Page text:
Arie Lapidot, David Gliksberg Ed. - The Harry and Michael Secher Institute for Legislative Research and Comparative Law, Hebrew University, 2015
47 Pages Posted: 17 Oct 2013 Last revised: 20 Nov 2016
Date Written: October 17, 2013
The tax system is commonly understood to be professionally designed and administrated. This perception presupposes a level of neutrality where tax decisions are based on irrefutable reason and concrete data. In practice, however, both the design and administration of a tax system are subject to and expressive of ideology and, accordingly, a matter of choice. Often, there is no “right” or “wrong” decision, but rather decisions that derive from certain worldviews and a desire to promote specific interests, generally in place of others. This Article aims to shed light on the key goals of taxation while unveiling their broader contextual premise: from the prominent goal of generating revenue to the more controversial ends of resource redistribution and the regulation of private behavior. The Article delves into these goals in the context of the Israeli society and tax system, while placing the analysis in its wider theoretical and empirical setting.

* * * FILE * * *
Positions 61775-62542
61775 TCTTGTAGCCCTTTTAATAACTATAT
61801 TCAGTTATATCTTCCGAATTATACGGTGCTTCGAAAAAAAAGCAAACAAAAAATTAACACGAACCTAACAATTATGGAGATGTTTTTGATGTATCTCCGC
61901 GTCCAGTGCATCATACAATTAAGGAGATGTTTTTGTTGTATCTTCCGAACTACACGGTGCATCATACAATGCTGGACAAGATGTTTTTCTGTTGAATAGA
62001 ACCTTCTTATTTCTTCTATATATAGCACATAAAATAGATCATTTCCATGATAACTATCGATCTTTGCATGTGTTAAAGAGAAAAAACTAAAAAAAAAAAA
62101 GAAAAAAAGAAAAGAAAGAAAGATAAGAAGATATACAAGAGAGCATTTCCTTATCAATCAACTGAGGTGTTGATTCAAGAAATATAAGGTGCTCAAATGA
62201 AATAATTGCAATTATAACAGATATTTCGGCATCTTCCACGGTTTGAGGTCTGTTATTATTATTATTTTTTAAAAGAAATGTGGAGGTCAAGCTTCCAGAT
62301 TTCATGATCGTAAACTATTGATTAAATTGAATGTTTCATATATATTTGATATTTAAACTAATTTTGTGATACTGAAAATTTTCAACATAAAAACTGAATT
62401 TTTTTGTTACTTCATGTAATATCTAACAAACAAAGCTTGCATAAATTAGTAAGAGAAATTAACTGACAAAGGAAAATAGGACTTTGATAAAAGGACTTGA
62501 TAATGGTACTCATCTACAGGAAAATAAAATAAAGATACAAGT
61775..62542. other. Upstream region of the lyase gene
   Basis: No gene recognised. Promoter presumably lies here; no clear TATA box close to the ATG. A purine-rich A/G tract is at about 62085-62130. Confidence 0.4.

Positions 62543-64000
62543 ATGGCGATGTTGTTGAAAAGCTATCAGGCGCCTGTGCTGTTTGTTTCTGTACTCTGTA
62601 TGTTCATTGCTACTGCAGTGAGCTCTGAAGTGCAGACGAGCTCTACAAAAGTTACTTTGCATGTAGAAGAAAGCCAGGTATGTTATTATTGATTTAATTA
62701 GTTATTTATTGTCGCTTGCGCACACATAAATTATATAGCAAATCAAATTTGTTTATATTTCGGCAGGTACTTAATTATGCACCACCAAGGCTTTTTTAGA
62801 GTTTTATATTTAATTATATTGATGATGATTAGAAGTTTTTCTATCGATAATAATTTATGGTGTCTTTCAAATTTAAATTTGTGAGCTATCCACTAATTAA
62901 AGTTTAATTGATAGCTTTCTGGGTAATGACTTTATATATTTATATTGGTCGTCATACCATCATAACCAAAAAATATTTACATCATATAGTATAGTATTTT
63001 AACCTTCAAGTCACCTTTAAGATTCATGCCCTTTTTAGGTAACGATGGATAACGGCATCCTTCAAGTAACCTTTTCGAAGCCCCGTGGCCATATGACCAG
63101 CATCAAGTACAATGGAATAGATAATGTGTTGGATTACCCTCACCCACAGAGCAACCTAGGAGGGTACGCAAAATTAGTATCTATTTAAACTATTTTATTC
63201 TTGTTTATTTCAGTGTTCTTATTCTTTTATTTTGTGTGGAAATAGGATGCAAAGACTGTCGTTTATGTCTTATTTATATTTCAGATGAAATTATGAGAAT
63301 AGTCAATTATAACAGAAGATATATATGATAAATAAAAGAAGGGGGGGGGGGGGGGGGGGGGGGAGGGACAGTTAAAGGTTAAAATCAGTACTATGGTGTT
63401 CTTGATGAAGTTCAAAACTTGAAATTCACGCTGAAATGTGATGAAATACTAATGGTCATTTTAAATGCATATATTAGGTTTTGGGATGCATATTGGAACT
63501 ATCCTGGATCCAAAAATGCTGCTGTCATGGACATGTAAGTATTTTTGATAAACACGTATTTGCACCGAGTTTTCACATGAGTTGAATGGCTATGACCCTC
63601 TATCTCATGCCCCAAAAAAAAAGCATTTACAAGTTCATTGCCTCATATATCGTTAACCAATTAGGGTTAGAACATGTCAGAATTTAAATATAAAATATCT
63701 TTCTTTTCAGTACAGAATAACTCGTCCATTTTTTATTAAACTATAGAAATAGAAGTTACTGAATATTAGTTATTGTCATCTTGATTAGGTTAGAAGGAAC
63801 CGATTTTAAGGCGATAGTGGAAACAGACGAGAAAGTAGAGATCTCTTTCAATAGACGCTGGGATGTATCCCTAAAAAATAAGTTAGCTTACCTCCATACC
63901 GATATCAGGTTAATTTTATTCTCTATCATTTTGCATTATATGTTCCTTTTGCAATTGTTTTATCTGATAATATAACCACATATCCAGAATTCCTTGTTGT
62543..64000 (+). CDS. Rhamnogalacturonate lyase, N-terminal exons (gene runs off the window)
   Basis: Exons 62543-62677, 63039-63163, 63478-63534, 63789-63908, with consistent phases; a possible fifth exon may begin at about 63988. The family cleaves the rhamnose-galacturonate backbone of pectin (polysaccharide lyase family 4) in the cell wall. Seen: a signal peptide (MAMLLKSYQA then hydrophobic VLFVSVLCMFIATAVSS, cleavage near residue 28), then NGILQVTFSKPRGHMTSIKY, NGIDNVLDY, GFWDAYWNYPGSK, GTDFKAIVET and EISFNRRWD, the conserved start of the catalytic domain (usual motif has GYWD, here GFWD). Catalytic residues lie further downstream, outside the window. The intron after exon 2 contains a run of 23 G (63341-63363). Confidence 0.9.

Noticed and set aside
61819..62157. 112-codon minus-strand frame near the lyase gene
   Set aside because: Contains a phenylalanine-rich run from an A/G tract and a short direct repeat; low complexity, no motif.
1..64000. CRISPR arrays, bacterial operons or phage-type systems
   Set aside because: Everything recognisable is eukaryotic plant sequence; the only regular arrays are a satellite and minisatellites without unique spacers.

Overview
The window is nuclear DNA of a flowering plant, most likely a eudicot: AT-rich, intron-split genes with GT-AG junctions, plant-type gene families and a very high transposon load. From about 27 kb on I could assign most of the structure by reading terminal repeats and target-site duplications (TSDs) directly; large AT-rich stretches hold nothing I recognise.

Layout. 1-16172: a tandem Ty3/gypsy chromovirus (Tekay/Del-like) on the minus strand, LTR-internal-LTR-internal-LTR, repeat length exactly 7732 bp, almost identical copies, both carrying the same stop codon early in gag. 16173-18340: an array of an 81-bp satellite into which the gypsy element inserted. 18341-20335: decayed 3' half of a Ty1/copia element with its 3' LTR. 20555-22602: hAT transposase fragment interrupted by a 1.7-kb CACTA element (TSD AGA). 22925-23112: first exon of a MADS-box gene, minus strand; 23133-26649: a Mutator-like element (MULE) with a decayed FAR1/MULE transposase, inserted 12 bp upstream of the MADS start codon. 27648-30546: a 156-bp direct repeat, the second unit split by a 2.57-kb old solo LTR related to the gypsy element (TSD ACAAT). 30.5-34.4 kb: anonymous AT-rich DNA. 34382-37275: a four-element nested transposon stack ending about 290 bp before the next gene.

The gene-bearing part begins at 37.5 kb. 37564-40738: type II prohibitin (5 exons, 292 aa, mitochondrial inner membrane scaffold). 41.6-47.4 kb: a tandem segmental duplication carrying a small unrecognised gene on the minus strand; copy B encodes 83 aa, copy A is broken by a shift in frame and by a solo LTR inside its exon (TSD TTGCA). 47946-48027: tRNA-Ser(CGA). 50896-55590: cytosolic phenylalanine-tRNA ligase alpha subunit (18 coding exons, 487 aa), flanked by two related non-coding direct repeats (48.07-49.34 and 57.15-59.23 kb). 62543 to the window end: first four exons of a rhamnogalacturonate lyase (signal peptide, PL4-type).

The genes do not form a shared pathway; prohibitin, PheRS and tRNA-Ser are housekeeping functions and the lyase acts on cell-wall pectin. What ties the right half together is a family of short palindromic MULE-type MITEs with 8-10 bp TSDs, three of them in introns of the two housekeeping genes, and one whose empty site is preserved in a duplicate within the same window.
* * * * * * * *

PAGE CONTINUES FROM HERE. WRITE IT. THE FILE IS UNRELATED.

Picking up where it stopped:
Notes: Downloadable document is in Hebrew.
Keywords: Tax Theory, Tax Policy, Redistribution
JEL Classification: A1, A11, H, H1, H2, H3, H4, H5, H6, O00, O1
Suggested Citation: Suggested Citation
Leviner, Sagit and Nir, Tali, מדיניות חברתית באצטלה כלכלית: מטרותיה של מערכת המס בישראל
(Contemplating the Meaning & Attainment of the Three Goals of Taxation) (October 17, 2013). Arie Lapidot, David Gliksberg Ed. - The Harry and Michael Secher Institute for Legislative Research and Comparative Law, Hebrew University, 2015 . Available at SSRN: https://ssrn.com/abstract=2341498